Changes afoot for the Trans Pennine Trail: diversion opens up new riverside views

  • Diversion of popular Trans Pennine Trail at Dunford Bridge will provide a new temporary riverside route for trail users north of the River Don
  • Work will enable the removal of seven pylons and 1.5km of overhead electricity line to transform skyline around the village
  • National Grid developed plans jointly with local experts including from Peak District National Park Authority, Barnsley Council and Yorkshire Wildlife Trust

Trans Pennine Trail (TPT) users are in for a festive treat as National Grid has today opened an alternative route on the Trail at Dunford Bridge on the edge of the Peak District National Park.

For the next four weeks trail users will be able to enjoy a 4km circular walk that takes in the existing TPT from Dunford Bridge and loops back north of the River Don, opening up new views of the Dark Peak landscape. National Grid is encouraging the local community to explore the new views and try the route for themselves.

After a four-week period, the existing section of the TPT from Dunford Bridge will close while National Grid buries electricity cables underneath the trail. This is part of a major landscape enhancement project to remove seven pylons and replace 1.5km of overhead electricity line with underground cables, transforming views around this eastern gateway to the Peak District National Park.

It is one of the first projects anywhere in the world to bury the electricity network underground for entirely landscape reasons and has been developed over several years with input from Barnsley Council, the Peak District National Park Authority, the Trans Pennine Trail Office, Natural England, Yorkshire Wildlife Trust, Dunford Parish Council, and members of the public.

Once the cables have been installed and connected, the first pylons are due to be taken down permanently in summer 2022.

Muhammed Ali, Lead Project Manager at National Grid, said: “The circular route we have created offers the perfect option for the traditional Boxing Day or New Year’s Day walk.  We’re working with partners at the TPT office, Barnsley Council, Yorkshire Wildlife Trust and the Peak Park to encourage people to use the loop before we close part of it in January. 

“Users of the TPT will then have the chance to use the diversion until later in the year when we will close it and re-open the existing TPT once the cables are buried.  Views from the diversion should be particularly good during springtime with all the riverside flowers brightening up this classic Dark Peak view.”

The work is part of National Grid’s Visual Impact Provision (VIP) project*, which is a national stakeholder-led programme to reduce the visual impact of existing high voltage power lines in Areas of Outstanding Natural Beauty and National Parks across England and Wales.

Stakeholders have been at the heart of the project throughout. The area was originally chosen from a list of more than 100 possible sites by a national Advisory Group chaired by environmentalist Chris Baines and including organisations such as the National Trust, CPRE and the Ramblers.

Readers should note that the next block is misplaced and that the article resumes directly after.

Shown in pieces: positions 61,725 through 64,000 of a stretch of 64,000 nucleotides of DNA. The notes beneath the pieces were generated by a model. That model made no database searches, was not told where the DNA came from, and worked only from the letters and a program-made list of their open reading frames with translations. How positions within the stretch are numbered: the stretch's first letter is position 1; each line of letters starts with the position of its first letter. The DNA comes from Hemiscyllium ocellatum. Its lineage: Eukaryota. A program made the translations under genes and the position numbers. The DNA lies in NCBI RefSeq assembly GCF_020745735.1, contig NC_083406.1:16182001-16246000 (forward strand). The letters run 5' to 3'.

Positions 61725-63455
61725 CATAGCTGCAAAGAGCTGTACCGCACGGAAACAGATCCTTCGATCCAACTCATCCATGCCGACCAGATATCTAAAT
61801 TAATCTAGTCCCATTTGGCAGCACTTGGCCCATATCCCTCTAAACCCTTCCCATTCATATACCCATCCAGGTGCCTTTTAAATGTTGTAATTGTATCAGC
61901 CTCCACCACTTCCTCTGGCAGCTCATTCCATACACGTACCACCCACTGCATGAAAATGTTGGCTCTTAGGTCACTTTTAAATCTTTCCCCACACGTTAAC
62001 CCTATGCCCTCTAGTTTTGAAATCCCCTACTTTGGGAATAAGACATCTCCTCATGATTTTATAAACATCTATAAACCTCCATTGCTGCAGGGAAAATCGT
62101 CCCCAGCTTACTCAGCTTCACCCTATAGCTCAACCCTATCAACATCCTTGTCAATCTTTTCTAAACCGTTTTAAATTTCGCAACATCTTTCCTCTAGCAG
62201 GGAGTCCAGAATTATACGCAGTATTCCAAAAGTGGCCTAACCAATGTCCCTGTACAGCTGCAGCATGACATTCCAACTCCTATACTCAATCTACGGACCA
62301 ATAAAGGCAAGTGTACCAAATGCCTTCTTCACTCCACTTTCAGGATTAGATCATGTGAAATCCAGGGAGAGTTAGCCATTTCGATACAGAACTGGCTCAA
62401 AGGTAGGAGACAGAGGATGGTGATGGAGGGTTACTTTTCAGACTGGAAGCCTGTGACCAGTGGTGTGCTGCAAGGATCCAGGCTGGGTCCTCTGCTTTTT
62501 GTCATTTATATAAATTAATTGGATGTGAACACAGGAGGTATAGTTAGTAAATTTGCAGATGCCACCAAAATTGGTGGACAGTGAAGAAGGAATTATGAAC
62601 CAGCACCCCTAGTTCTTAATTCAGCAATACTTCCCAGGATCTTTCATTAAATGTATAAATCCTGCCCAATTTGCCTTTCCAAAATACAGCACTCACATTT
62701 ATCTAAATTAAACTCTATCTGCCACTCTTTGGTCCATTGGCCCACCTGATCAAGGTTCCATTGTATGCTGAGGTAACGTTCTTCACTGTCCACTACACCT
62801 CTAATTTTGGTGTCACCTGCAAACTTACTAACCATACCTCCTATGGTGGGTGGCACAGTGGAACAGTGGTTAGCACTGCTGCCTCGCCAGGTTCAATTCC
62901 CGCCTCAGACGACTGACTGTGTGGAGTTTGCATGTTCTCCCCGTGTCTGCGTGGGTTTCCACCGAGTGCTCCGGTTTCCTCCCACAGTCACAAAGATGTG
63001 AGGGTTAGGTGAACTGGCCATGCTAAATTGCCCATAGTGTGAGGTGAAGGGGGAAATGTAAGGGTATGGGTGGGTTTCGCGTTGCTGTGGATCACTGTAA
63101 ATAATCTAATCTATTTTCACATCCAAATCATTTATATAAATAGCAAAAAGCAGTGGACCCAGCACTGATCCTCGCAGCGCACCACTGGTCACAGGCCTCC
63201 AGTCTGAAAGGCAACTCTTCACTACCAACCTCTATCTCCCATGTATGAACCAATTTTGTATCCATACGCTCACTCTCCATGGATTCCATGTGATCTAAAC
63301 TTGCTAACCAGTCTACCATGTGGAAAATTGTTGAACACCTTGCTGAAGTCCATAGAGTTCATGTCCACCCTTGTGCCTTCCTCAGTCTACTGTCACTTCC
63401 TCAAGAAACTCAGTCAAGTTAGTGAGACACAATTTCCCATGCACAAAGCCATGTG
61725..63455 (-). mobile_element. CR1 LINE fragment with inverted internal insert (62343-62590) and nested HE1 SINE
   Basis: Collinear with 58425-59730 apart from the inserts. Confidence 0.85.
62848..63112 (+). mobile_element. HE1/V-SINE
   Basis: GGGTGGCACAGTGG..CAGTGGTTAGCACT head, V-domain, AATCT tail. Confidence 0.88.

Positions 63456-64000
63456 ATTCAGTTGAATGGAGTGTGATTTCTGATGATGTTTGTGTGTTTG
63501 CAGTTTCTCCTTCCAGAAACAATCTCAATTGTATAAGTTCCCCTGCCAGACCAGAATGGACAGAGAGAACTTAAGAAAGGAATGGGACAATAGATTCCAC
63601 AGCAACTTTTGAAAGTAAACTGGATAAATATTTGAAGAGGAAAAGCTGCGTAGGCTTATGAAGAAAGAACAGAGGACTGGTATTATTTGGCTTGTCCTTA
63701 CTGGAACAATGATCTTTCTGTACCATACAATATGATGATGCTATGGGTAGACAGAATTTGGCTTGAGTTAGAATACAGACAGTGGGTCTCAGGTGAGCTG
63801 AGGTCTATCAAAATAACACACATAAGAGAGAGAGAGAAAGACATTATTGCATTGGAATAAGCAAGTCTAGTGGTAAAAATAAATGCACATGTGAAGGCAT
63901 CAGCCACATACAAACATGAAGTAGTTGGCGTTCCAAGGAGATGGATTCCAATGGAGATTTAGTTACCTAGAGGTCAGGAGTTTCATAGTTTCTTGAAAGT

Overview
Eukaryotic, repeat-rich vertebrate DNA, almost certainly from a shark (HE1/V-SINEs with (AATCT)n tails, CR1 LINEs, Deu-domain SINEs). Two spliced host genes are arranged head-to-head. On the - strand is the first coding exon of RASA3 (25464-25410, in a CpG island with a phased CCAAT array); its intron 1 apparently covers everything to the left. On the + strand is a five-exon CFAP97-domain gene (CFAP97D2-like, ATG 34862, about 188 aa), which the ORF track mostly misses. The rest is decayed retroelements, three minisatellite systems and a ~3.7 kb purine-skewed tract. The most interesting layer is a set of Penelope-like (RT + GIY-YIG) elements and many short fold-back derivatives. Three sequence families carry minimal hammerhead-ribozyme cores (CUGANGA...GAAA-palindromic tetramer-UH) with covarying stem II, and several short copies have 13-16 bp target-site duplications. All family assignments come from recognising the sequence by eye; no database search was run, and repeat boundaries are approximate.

Chris Baines, chair of the national Stakeholder Advisory Group which has overseen the development of this and the other VIP projects, commented: “This is one of the most exciting projects I’ve ever been involved with and will transform an area I grew up in and have great affection for. 

The result will turn the area around Dunford Bridge into a wonderful eastern gateway to the National Park and will enhance the enjoyment of the millions of locals and visitors who come to the Peak District every year. When those first pylons come down in 2022, it will spell a wonderful new chapter for Barnsley, the TPT and the National Park.”  

For more information about the VIP project in the Peak District and to keep up to date with the latest activity, please visit: peakdistricteast.nationalgrid.co.uk

 

Media enquiries:
Helen Blake
07790 824788
[email protected]rid.com

*About Visual Impact Provision
All electricity transmission owners are funded by a price control mechanism which is agreed with and set by Ofgem, the electricity and gas markets regulator. Ofgem is in the process of agreeing a set of price controls and incentives for the period from April 2021 to March 2026. The new price controls and incentives include a provision to mitigate the visual impact of existing electricity infrastructure in nationally protected landscapes in Great Britain.

For National Grid, which is the electricity transmission owner in England and Wales, this means considering the visual amenity of our existing infrastructure in National Parks and Areas of Outstanding Natural Beauty (AONBs).

 


 [BE1]I’m not sure what is meant by ‘adapting their project accordingly’ in this context. Suggest we just lose this sentence?